With an eventual signal increase, the station will quickly become self-supporting, he added. Since the station’s inception, it has been subsidized by revenue from MAIN’s Internet access and Web hosting services, he said.

The board of directors of the nonprofit Mountain Area Information Network (MAIN), which holds the license for MAIN-FM, voted Sept. 23 to cease broadcasting unless a $3,500 monthly operating deficit is covered by listener donations and local business sponsors. Federal law prohibits nonprofit stations from airing commercials, but sponsorship announcements – called “underwriting” – are permitted.

Since the Sept. 23 board vote, station volunteers, staff, and program hosts have been developing and implementing the “Save Our Sound!” (SOS) campaign, which culminates with this week’s on-air fund drive.

The MAIN board’s next scheduled meeting is Nov. 3. For more information about MAIN-FM’s “Save Our Sound” campaign, call 828-258-0085 or visit www.main-fm.org.
END

Juan Williams, NPR, and local voices

October 22, 2010 by onair

Join us today on Media Reform & MAIN for a discussion of Juan Williams’
firing by NPR, why the revolution will not be tweeted, plus local voices on
our public airwaves. That’s today (Oct. 22) at 4:30 p.m. EDT on MAIN-FM, live-stream at: www.main-fm.org.

Hear what Thom Hartmann has to say about MAIN & MAIN-FM!

October 19, 2010 by Wally Bowen

Thom Hartmann on “Save Our Sound!” campaign

The “Save Our Sound!” campaign to keep MAIN-FM on the air will hold an on-air fund drive Monday, Oct. 25 through Saturday, Oct. 30. Learn how you can help!

“Save Our Sound!” fund drive set for Oct. 25-30

October 16, 2010 by Wally Bowen

A weeklong fund drive to keep MAIN-FM 103.5 on the local public airwaves kicks off Monday, Oct. 25 and runs through Saturday, Oct. 30 at the station’s downtown Asheville studios next to Pack Library.

The board of directors of the nonprofit Mountain Area Information Network (MAIN), which holds the license for MAIN-FM, voted Sept. 23 to cease broadcasting unless a $3,500 monthly operating deficit is covered by listener donations and local business sponsors. Federal law prohibits nonprofit stations from airing commercials, but sponsorship announcements – called “underwriting” – are permitted.

Since the Sept. 23 board vote, station volunteers, staff, and program hosts have been developing and implementing the “Save Our Sound!” (SOS) campaign, which culminates with the Oct. 25-30 on-air fund drive.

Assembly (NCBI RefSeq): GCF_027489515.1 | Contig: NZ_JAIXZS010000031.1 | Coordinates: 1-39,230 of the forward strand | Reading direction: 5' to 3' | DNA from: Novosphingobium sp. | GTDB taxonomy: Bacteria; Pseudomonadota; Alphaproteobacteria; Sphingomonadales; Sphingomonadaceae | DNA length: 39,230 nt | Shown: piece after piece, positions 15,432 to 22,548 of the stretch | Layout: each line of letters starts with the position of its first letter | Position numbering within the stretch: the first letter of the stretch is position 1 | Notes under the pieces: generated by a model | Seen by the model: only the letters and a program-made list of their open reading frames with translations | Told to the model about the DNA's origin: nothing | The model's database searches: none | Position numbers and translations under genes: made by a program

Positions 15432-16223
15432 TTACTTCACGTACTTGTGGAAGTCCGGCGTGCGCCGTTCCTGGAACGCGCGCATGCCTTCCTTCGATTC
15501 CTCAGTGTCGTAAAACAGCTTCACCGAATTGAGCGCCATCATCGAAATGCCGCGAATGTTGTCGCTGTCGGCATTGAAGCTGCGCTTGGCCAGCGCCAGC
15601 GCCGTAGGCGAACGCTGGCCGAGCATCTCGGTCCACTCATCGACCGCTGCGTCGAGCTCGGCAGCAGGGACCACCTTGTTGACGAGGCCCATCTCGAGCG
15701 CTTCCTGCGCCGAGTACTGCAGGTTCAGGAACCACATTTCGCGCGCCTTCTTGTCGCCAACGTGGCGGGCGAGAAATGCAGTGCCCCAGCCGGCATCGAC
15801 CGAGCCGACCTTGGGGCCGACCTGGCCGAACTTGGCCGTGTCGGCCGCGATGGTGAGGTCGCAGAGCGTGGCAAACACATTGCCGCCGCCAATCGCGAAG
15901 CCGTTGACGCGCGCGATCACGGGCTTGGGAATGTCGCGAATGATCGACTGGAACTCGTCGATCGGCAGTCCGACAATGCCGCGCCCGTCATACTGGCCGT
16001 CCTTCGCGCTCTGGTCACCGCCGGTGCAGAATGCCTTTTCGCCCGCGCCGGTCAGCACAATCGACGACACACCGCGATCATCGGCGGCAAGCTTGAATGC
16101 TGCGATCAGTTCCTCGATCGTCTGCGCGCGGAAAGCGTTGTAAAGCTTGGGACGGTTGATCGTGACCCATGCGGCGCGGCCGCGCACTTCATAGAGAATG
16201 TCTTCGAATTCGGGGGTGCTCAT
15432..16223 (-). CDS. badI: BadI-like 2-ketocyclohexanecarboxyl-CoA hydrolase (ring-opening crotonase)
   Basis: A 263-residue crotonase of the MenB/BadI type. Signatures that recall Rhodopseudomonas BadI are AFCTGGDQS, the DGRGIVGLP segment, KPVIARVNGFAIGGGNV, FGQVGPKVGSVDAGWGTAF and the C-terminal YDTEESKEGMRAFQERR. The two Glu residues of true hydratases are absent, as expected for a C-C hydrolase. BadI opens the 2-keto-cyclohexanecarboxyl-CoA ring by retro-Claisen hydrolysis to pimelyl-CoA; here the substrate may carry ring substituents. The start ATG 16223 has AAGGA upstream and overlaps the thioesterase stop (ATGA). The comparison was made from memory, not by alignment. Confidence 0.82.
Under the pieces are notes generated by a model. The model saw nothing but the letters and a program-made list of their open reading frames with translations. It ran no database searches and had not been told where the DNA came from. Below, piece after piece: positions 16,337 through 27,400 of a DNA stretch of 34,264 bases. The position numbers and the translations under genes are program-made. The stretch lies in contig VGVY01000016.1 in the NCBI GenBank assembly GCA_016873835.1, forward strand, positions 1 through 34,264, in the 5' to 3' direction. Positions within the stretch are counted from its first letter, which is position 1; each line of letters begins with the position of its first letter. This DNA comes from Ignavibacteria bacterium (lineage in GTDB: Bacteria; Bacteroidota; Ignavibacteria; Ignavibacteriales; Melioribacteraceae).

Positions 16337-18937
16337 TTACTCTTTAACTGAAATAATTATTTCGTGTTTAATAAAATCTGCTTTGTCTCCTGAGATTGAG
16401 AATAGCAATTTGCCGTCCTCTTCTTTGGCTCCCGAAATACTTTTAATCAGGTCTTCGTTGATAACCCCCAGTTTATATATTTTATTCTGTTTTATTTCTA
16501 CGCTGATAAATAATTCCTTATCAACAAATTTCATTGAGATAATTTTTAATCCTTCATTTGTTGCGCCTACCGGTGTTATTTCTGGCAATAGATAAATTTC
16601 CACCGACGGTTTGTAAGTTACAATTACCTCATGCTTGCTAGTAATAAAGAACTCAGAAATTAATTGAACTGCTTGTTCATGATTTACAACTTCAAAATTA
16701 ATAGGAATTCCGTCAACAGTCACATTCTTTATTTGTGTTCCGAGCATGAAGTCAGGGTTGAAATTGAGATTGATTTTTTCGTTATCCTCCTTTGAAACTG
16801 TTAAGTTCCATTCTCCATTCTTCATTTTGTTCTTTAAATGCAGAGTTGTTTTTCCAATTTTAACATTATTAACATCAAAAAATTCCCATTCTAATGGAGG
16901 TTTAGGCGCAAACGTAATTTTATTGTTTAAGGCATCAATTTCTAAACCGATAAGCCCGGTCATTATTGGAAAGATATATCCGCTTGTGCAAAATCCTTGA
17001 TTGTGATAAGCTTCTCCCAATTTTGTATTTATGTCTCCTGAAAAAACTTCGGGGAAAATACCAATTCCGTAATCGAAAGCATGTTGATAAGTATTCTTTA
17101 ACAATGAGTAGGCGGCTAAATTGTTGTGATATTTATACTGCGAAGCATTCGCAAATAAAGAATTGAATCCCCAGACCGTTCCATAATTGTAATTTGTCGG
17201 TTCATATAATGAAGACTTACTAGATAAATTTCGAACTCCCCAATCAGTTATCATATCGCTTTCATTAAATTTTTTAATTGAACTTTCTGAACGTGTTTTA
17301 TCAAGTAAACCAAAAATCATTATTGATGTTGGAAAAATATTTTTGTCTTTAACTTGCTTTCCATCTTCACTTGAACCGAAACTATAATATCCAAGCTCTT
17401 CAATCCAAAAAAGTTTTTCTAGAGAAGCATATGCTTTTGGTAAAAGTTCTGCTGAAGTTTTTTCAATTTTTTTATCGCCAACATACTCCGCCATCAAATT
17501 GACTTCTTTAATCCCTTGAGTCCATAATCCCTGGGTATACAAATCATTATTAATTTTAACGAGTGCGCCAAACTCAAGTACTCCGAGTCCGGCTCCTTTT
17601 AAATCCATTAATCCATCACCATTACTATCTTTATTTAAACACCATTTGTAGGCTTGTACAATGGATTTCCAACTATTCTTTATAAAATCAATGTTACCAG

MAIN-FM is the only radio station in western North Carolina broadcasting progressive news and public affairs programming covering politics, the environment, health and wellness, Latino and Native American issues, arts and culture, and spirituality. The station also broadcasts music shows not available on local commercial radio, including the Putumayo World Music Hour and the locally produced Drop Beats, Not Bombs.

The station airs two nationally syndicated daily news shows – Democracy Now! and Free Speech Radio News – plus the Thom Hartmann Program, the nation’s number one progressive talk show, according to Talkers Magazine..

Though MAIN-FM is licensed to broadcast at 100 watts, restrictive federal regulations pushed by the commercial broadcast lobby have limited the station’s signal to 2 watts since it went on the air in 2003, said Wally Bowen, MAIN’s founder and executive director.

“The good news is that pending legislation should soon remove these restrictions, and with the stroke of the president’s pen, we will be able to increase our power to a full 100 watts,” Bowen said.

The Local Community Radio Act cleared the U.S. House of Representatives by voice-vote last December. The power increase would enable listeners to hear MAIN-FM throughout most of Asheville and Buncombe County and into Madison and Henderson counties, he said.

Bowen said the SOS campaign is asking listeners and local businesses for three to six-month commitments to “show the board that the community appreciates and supports the kind of programming that can only be heard on MAIN-FM.”

He also urged local nonprofit organizations to help keep MAIN-FM on the air. “No local media has covered issues such as mountaintop removal like our radio station has over the years. If MAIN-FM is silenced, many progressive advocacy groups will be too,” said Bowen.

With an eventual signal increase, the station will quickly become self-supporting, he added. Since the station’s inception, it has been subsidized by revenue from MAIN’s Internet access and Web hosting services, he said.

The MAIN board’s next scheduled meeting is Nov. 3. For more information about MAIN-FM’s “Save Our Sound” campaign, call 828-258-0085 or visit www.main-fm.org.
END